Another Last Call


A friend with whom I worked for many years on a town board was laid to rest yesterday with the last call for a Fire Chief.

Like the last radio call at a police officer’s funeral, an announcement directed that he was “not to respond to the station again.”

He did not respond only to calls of duty.  When Jim was sick, he managed to make him smile by snapping a picture of an enormous moose across the street from our house, heading towards our driveway.  He was not afraid to check in on me, and during Jim’s last holiday season he made sure to tell me that it did not seem right to wish us happy holidays, but that he was thinking of us and hoping we could all be together.

This service called to mind my husband’s closing ceremonies in many ways–not least given the identical hymns, including the Naval Hymn, and responsive scriptural readings.  In both services there was laughter in the remembrances, and light intensified and shined through stained glass in a New England church as the ceremony came to a close.

My husband and he shared many characteristics: both were (very tall) gentle men of integrity dedicated to family and service.   They loved being outdoors, and were skilled at making living things thrive.

At this service the congregation sang, “I come to the garden alone, while the dew is still on the roses. . . ”

At Jim’s service one of our sons read Amy Gerstler’s poem, In Perpetual Spring:  

Gardens are also good places
to sulk. You pass beds of
spiky voodoo lilies
and trip over the roots
of a sweet gum tree,
in search of medieval
plants whose leaves,
when they drop off
turn into birds
if they fall on land,
and colored carp if they
plop into water.

Children sat through both ceremonies, including this gentle man’s beloved young grandchildren–the ones everyone knew, through their grandfather, outshone even the denizens of Lake Wobegone by being more handsome, more beautiful, and far smarter and more talented than any average group of children.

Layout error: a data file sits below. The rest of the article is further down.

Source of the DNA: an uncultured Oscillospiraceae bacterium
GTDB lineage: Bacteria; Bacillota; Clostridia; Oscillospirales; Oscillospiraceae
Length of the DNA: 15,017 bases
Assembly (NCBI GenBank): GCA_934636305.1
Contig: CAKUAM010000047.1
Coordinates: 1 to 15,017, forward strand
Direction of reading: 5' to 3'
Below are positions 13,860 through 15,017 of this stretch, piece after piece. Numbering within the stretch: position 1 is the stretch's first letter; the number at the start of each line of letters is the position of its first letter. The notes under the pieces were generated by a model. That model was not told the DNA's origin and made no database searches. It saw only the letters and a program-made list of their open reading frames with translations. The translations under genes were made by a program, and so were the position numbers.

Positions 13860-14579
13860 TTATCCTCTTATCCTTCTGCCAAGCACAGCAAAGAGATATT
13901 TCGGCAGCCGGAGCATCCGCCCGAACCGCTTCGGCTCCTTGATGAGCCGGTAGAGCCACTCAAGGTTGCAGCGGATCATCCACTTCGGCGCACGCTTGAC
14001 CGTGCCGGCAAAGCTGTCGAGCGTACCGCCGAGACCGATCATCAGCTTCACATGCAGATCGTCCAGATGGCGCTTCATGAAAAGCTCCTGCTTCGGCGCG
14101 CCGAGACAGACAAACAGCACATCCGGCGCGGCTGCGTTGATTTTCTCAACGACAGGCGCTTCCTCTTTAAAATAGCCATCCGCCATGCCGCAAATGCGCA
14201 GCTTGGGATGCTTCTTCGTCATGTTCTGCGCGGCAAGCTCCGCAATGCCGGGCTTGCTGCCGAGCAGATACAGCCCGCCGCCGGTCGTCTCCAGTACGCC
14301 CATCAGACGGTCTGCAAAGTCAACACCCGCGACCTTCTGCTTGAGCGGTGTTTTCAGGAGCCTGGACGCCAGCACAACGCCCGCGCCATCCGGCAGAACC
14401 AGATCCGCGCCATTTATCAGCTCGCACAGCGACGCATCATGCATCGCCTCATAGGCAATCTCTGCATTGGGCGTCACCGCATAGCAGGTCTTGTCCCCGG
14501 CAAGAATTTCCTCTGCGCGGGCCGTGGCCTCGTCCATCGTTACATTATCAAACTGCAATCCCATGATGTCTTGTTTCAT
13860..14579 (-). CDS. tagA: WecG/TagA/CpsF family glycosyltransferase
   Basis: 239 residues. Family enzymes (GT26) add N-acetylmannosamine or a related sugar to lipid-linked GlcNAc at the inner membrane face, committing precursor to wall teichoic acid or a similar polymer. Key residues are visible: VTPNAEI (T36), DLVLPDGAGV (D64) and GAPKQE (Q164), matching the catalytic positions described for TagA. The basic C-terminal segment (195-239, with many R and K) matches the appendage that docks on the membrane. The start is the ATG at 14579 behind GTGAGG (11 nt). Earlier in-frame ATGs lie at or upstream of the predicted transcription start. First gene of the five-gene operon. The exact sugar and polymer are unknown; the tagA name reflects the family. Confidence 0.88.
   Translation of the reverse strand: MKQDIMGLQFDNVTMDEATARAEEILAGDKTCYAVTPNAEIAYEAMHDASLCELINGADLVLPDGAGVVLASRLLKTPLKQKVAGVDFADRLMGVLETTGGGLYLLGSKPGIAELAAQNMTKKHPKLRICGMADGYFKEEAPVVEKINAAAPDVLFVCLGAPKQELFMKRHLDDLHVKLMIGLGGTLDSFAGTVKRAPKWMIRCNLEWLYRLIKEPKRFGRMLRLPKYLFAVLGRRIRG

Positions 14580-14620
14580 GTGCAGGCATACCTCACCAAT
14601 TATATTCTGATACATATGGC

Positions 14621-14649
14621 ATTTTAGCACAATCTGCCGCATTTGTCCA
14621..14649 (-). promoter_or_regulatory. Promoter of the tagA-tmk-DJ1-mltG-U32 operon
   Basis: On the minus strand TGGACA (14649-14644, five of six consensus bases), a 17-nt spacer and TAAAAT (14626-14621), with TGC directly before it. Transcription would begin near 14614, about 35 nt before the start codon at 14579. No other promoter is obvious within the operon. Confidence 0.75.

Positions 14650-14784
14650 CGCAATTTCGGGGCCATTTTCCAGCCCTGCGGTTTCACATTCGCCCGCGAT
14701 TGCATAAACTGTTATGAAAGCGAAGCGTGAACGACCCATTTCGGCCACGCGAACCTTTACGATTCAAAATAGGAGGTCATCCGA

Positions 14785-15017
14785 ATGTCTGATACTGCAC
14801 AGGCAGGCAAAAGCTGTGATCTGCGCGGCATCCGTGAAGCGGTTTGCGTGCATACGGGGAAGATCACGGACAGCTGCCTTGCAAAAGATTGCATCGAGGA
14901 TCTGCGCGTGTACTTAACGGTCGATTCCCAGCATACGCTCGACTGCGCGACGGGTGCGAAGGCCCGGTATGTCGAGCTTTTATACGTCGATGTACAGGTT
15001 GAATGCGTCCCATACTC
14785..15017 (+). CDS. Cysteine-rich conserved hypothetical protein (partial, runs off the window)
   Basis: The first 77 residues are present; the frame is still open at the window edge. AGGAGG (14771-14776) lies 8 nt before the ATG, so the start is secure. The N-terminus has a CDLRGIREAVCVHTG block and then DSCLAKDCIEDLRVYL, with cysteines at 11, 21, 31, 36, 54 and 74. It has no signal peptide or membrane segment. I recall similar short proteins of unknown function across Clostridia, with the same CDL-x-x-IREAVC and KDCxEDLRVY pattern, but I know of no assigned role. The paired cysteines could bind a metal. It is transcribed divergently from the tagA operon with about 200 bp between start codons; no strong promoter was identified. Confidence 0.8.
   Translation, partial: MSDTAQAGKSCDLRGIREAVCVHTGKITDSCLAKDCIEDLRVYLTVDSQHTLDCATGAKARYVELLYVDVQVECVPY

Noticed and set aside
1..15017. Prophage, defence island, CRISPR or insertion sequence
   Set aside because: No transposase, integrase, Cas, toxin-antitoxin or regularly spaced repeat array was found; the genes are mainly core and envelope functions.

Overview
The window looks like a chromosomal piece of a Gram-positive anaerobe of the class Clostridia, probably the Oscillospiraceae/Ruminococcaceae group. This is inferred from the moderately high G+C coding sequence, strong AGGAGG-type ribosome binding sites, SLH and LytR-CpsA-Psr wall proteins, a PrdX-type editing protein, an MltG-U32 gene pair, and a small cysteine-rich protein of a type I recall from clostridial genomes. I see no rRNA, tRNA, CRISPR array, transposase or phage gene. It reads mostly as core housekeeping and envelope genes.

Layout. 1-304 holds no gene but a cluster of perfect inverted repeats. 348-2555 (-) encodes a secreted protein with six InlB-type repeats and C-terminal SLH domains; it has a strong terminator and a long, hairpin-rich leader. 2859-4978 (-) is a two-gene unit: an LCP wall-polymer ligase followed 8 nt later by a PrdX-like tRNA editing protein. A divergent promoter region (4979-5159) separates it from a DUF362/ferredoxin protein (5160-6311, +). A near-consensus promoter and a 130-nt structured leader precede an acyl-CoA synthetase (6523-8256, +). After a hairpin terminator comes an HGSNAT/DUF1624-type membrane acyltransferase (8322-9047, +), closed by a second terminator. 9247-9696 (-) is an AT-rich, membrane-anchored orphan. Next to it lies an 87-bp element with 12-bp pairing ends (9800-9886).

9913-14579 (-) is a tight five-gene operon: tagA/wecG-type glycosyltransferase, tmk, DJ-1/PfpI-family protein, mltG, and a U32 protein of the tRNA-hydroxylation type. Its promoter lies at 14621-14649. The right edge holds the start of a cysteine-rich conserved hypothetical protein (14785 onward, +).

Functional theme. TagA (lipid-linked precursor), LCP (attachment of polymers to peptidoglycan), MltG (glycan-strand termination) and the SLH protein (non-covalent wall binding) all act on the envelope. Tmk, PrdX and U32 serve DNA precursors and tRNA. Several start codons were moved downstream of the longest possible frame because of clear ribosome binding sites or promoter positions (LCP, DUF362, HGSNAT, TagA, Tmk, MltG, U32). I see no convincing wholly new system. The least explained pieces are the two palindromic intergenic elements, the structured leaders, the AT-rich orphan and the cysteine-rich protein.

I thought about what it might be like from their perspectives, dressed up and held by grieving parents,  surrounded by hundreds of somber, towering people they had never before seen.  I wanted them to know that they were their grandfather’s world, but that other people in his other families–the Navy, the fire department, the communities in which he worked and lived–would remember him too.

(c) 2012 Stephanie M. Glennon

About Stephanie

In her spare time, Stephanie works full-time, and then some, as an attorney. She has published articles and delivered talks in arcane fields like evidentiary issues, jury instructions, expert witnesses, and forensic evidence. She also is an adjunct professor at a law school on the banks of the Charles and loves that dirty water, as she will always think of Boston as her home. You are welcome to take a look at her Facebook author page, or follow @SMartinGlennon on Twitter. All content on this blog, unless otherwise attributed, is (c) 2012-2016 by Stephanie M. Glennon and should not be reproduced (in any form other than re-blogging in accordance with Wordpress protocol and the numerous other wee buttons at the bottom of each post) without the express permission of the domain holder.
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3 Responses to Another Last Call

  1. jacquie says:

    Stephanie….you are an amazing writer….so inspiring. Bob was number one in my book as well. I will miss him.

  2. Beverly says:

    It was hard to imagine how you must’ve felt sitting through your first
    remembrance service since Jim’s. Hopefully it’s the constants and traditions in life that offer you solace. Wonderful to remember the attributes and individual quirks that made these men so special. Beverly

  3. Pingback: Stumbling Over and Over | Live-Blogging Love and Loss

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